- Suspect pleads guilty to all charges in Tioga Downs stable fire that killed 30 horses -
The man charged with starting a fire that killed 30 horses at Tioga Downs has pleaded guilty to all charges. WENY-TV reports Tioga County District Attorney announced on Monday that Boyd Fenton admitted starting the fire that killed 30 race horses, and a cat and left a trainer with 2nd degree burns. A sentencing hearing is scheduled for April 19. The arson charge carries a maximum sentence of 15 years in state prison. Fenton faces other charges for over 100 felonies.
- Schuyler County communities among those added to state drinking water protection program -
Montour Falls Village and Odessa in Schuyler County are among 39 municipalities included in a state program to improve the protection of municipal drinking water sources. The goal is to protect drinking water sources from contamination and assess what are called “modern vulnerabilities" which could be a cyber attack or natural disaster like a hurricane that would damage the water system’s infrastructure.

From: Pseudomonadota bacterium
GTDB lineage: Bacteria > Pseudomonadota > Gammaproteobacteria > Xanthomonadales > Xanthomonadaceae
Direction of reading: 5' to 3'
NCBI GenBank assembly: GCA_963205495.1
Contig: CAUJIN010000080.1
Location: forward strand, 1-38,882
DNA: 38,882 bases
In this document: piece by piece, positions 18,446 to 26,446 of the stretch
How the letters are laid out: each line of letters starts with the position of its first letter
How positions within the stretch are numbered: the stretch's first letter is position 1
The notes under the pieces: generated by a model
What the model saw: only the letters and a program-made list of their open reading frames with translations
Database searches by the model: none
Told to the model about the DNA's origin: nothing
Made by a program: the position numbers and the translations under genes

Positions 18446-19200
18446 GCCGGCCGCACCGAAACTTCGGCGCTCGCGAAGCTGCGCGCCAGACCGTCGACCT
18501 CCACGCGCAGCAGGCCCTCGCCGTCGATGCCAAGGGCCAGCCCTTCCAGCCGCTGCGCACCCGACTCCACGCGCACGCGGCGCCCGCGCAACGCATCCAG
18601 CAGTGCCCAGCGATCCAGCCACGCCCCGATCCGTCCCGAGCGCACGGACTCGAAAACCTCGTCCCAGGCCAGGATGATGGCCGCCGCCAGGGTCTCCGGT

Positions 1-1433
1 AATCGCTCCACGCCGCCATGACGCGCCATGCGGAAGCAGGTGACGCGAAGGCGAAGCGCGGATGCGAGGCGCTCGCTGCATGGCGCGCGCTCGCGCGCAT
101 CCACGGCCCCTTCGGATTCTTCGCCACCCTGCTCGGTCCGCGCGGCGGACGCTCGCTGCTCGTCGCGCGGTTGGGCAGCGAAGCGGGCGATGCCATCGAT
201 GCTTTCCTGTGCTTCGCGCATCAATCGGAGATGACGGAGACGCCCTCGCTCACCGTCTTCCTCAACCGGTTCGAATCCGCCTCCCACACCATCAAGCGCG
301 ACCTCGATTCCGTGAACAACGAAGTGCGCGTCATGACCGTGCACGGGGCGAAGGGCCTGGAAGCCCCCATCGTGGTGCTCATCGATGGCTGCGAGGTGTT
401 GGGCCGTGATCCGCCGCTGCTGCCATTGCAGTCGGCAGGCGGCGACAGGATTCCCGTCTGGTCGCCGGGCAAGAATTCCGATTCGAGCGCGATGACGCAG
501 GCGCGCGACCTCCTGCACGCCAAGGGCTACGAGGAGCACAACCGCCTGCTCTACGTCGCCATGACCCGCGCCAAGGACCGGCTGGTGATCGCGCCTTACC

The program also helps communities access to state and federal aid, work with landowners to create easements or develop local protective zones. Bolton Point, which provides drinking water for Ithaca, Lansing, Cayuga Heights, and Dryden is already part of the program. The initiative is a partnership between the state Department of Environmental Conservation, the state health department, and other agencies.
- Gillibrand introduces bill to make it easier for victims of ‘forever chemical’ contamination to sue manufacturers -
Senator Kirsten Gillibrand introduced on a bill on Thursday that would make it easier for victims of significant PFAS contamination to sue the chemicals’ manufacturers to get monitoring for the detection and treatment of illnesses related to PFAS exposure. Gillibrand said the legislation would apply to exposure from sludge used as fertilizer that then leaches into groundwater and well water.
"You wouldn’t be able to spread the sewage if it had PFAS in it. But you can’t reintroduce PFAS into our groundwater and into people’s communities. So, if you’re spreading anything you have to test it for PFAS or you’d be held accountable under this law," she said during a video press conference.
Gillibrand said the bill will have overwhelming support from Democratic members of Congress. She said she hopes the bill gets support from Republican senators Lisa Murkowski of Alaska and Susan Collins of Maine.
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